The expo, which was free and open to the public, was at capacity with wide-eyed children and teens excitedly playing playing games and patiently, sometimes not so patiently, waiting to play next. The gamers aged 18 and up, which make up 71 percent of total gamers, were enjoying talking with developers and industry professionals in the dimly lit space. Bright screens, flashy graphics and imaginative sound effects filled the Palmer Events Center’s main hall with a vibrancy it rarely sees.

Across the way at the Long Center for Preforming Arts were a variety of talks, panels and interactive opportunities for gamers to participate in. One topic many panels mentioned by only one covered was the role of women in the gaming industry. In a 2014 survey conducted by the Entertainment Software Association, 48% of game players are female.

Age and Gender in Gaming

While game developers play a huge role in the industry as a whole, the people playing the games are the most important. Without the huge number of men and women of all ages being interested in video games the industry would not exist. Take a sneak peak inside the SXSW Gaming Expo and hear from some games who can’t get enough gaming in this video below.

Why Play Games

Women & Gaming: A Love Story

A growing number of women are playing games in addition to becoming game designers, artists and developers, but on the first day of SXSW Gaming a panel dedicated completely to women drew a meager crowd.

Women in Gaming: Navigating Successful Careers, was a panel of four industry professionals who tried to tackle some of the tough questions about women’s roles in the gaming industry and how to get ahead of some of the challenges young women in the industry will face.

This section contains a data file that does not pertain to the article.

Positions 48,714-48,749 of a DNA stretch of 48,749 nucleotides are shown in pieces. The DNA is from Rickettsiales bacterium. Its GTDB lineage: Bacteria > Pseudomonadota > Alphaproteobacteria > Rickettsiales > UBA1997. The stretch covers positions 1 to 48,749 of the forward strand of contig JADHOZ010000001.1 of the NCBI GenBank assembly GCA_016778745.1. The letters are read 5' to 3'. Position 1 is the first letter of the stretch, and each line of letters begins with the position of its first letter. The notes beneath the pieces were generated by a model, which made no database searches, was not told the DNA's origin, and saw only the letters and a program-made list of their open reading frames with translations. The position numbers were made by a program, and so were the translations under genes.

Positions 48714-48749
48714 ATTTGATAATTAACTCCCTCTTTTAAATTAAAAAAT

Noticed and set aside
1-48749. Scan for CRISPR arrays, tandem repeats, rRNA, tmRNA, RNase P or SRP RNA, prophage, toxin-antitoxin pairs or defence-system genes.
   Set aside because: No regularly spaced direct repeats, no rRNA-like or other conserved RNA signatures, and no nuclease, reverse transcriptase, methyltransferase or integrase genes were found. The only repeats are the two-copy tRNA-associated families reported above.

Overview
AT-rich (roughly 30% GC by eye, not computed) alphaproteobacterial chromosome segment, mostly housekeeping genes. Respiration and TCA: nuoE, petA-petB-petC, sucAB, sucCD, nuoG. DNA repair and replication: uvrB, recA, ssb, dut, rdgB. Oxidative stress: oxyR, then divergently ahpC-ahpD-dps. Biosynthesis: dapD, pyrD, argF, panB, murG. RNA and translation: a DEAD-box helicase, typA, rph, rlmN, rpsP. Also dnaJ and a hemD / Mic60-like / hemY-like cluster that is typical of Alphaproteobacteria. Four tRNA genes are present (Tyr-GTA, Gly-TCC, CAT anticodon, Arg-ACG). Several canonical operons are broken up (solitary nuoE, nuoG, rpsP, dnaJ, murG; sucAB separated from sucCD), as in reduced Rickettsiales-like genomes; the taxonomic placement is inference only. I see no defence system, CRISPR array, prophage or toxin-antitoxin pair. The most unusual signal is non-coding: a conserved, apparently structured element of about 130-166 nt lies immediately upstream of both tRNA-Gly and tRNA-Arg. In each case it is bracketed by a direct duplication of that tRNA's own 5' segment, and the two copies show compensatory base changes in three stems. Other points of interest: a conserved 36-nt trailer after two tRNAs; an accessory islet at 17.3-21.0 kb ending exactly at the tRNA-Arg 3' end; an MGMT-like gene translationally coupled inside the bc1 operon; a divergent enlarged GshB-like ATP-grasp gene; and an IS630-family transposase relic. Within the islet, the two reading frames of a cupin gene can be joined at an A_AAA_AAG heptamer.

“The positives outweigh the negatives but they’re still there,” said Alison Carrier, a designer for Electronic Arts’ Red Crow mobile game studio. “Sexual harassment is one of the biggest challenges to have to overcome.”

Women in Gaming

“I had to abandon manners,” added Carrier. “Interrupting was something I never did before gaming.” The women who are successful in the gaming industry have had to assert themselves in order to be heard because their work is judged even harder than their male peers’.

These women are working harder to fit into a heavily male dominated industry. Why? Because they love it and because gaming is in their blood. Video games are more than just a hobby for these women and for many women game developers and players. Gaming is a passion, a way of life and the ultimate creative expression.

Game Studios Around Austin

Written by Katelyn Orlowski
Photos and Video by Lazaro Hernandez
Graphic and Map by Lauren Lowe

Crushin’ It Up in Austin

by Alyssa Brant, Sylvia Butanda, Kim Carmona and Rebecca Salazar

In order to cater to their large client base, Water 2 Wine in South Austin offers about 60 different wines on their menu. Photo by: Rebecca Salazar

In order to cater to their large client base, Water 2 Wine in South Austin offers about 60 different wines on their menu. Photo by: Rebecca Salazar

Wine is not just another alcohol. It is a way of life and a changing culture.

Before making his way to Austin five years ago, Chris Latzko worked in the Napa Valley wine industry for 18 years. During that time, he attained his vintner’s license as well as a degree in oenology from The University of California, Davis. He now makes and serves wine at Water 2 Wine, which is an urban winery located in South Austin.

“We’re like the old petite wineries in Europe,” Latzko said. “Everything is hand bottled, hand corked and hand labeled.”

Water 2 Wine is a small urban winery, which means they do not grow grapes on site. They instead import grapes from around the country, and complete the rest of the process in house.